After months of feverish speculation, Apple has debuted not only the iPhone 6 (4.7 inches) and the iPhone 6 Plus (5.5 inches), but the much-rumored Apple Watch. While those were the most notable announcements from Apple's product launch today, the company also lifted the curtain on a bunch of other goodies.
Here's a closer look at everything Apple showed off — and how they're all connected.
Everyone knew that Apple had a wearable device coming, but details were scant. And we still don't know everything about the Apple Watch — including the length of its battery life and the specifics of its wireless technologies — since it won't be shipped out to consumers until early 2015.
Here's what we do know.
Apple Watch will come in two screen sizes, each with lots of different customization options. There will be at least six different straps for sale, curated into three different collections: Apple Watch, Apple Watch Sport, and Apple Watch Edition.
The Watch's main feature is the digital crown. It's a manual knob on the side of the watch that will allow precise control over an interface that is much smaller than that of a smartphone. The digital crown is the home button; it can scroll through lists; and it can be used to zoom in and out.
The Watch also includes a flexible display coated in the incredibly tough sapphire material. This helps keep the device safe and allows it to detect between a tap and a forceful touch, which will accomplish different tasks.
As far as using the Watch to communicate, there are some unique features built in, including a so-called Digital Tap that will let people interact in subtle ways. Without words or even text, friends will be able to share lists and other information through simple taps. Users will also be able to customize emojis on the fly, re-working smiles and winks to convey a very specific emotion.
Starting at $349, the Watch won't be cheap. But it's also packing some of the most advanced features around.
Along with a bigger screen, the iPhone 6 and 6 Plus boast several new features. One that could end up being a big deal is the near field communication (NFC) chip for wireless payments — more on that below.
Consumers will definitely notice the bigger screen first. The 4.7-inch iPhone has a resolution of 1334x750, while the 5.5-inch version has a 1920x1080 resolution. The boost in the number of pixels will keep images crisp on the larger devices.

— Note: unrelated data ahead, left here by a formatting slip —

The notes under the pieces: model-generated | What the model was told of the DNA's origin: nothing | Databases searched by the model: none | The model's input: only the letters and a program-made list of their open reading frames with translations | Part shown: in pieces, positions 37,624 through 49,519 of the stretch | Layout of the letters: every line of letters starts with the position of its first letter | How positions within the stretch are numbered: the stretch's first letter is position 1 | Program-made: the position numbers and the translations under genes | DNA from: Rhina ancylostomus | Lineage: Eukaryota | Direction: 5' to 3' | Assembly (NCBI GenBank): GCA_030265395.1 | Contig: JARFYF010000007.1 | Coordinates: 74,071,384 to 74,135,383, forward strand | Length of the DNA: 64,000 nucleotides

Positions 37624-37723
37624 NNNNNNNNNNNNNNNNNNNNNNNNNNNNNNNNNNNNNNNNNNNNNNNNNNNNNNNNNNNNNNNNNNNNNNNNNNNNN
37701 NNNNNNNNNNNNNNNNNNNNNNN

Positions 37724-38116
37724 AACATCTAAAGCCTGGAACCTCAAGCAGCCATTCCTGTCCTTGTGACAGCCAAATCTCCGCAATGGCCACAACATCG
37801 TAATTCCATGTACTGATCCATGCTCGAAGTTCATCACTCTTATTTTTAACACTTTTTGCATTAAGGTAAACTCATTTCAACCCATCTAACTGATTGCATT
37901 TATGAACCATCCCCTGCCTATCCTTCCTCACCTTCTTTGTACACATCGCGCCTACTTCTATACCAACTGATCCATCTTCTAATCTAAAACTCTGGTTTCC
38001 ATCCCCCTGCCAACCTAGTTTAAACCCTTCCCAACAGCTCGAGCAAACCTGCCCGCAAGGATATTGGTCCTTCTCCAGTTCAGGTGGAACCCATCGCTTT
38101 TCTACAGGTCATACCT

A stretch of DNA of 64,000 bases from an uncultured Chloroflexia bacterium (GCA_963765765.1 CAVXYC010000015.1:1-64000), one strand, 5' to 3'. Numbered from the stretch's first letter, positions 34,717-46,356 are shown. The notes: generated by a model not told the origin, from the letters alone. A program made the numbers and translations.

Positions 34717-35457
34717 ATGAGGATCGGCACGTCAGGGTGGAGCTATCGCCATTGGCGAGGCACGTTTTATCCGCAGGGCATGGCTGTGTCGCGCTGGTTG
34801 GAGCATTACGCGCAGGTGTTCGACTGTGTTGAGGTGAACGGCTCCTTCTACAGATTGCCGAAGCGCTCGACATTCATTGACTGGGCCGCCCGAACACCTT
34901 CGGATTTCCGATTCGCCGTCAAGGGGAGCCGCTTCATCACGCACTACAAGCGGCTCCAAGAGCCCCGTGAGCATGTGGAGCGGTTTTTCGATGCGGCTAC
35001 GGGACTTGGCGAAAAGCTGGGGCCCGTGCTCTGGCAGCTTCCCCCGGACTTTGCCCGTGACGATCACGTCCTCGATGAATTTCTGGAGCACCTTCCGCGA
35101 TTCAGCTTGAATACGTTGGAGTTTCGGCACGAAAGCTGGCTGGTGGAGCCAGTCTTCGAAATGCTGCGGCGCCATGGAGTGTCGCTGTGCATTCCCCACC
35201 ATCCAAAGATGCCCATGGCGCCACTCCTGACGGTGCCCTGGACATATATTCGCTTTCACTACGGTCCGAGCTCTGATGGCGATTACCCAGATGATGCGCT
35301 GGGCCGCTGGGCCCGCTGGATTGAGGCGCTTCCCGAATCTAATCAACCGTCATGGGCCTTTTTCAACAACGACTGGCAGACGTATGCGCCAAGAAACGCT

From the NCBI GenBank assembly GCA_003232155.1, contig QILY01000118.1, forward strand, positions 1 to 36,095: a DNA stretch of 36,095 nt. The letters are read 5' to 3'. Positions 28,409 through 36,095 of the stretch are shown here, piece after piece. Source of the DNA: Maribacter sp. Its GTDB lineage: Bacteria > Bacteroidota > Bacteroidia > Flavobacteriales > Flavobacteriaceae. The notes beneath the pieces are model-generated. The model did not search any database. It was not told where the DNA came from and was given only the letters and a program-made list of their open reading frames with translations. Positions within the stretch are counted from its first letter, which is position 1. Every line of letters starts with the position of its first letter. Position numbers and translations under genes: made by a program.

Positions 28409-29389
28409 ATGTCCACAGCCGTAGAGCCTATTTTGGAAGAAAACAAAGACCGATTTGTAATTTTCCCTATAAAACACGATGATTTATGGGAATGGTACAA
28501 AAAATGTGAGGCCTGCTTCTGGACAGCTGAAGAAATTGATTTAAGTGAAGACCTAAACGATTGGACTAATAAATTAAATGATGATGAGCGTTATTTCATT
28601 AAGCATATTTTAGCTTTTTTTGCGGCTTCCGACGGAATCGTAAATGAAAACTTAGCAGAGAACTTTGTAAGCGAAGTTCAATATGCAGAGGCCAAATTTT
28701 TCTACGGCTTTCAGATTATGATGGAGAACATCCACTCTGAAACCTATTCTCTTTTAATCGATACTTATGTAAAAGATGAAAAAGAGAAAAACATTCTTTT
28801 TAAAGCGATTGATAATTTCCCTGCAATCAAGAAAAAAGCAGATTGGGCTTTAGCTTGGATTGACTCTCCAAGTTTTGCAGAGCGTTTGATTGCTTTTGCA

The phones include the latest A8 CPU processor, which will deliver 20 percent faster overall performance and 50 percent better graphics performance than last year's iPhone 5S. The gaming demos that Apple showed off looked to rival that of Xbox Live games.
The new phones will come in the same colors as the iPhone 5S: space gray, white, and gold. The iPhone 6 starts at $199 for 16GB of storage; it goes to $299 for 64GB of storage, and $399 for 128GB. The iPhone 6 Plus mirrors that storage/price configuration, but starts at $100 more.
Pre-orders will start this Friday, Sept. 12, with both versions of the phone available for purchase on Sept. 19.
An important new feature for both the iPhone and the Apple Watch is the ability to pay for items using ApplePay. Apple has partnered with several different financial companies, including American Express, JPMorgan Chase, and Citibank, to enable mobile payments directly from those devices. Furthermore, ApplePay will also be available online.
ApplePay will initially be available in a variety of stores, including McDonald's, Disney, and Staples. Plus, it will also work online for purchases from Target, Major League Baseball, and more.
Apple's ultimate aim is to fully replace the wallet and physical credit cards. The promise is convenience and an increase in security. All payment information will remain private, and neither Apple nor the merchants will have access to any of your data or purchase history.
Credit card information can be stored in Passbook, but the cards supposedly won't be vulnerable to theft. If a phone is lost or stolen, however, users will be able to disable payments via Apple's Find My iPhone website.
Apple's demo showed a user putting the phone near a check-out scanner, and using the TouchID sensor to confirm payment. Apple Watch will have this functionality as well.
The new operating system, iOS 8, was largely revealed at Apple's developer conference earlier this summer. It closely resembles iOS 7 in appearance and functionality, but does introduce a few notable features, including a better relationship with Apple's desktop operating system OS X.
We also found out that iOS 8 will be released to all users on Sept. 17.
The Health app, one of the gems of iOS 8, will integrate neatly with Apple Watch. It will be able to detect your elevation, and whether you're cycling, running, or walking up stairs. Both versions of the iPhone 6 also include a barometer sensor to measure elevation.
Apple Watch will also include the new apps Fitness and Workout to help users stay healthy. They will remind people to stand up regularly, and keep track of strenuous workouts, for example. All of this will be collected and displayed by the Health app on iOS 8.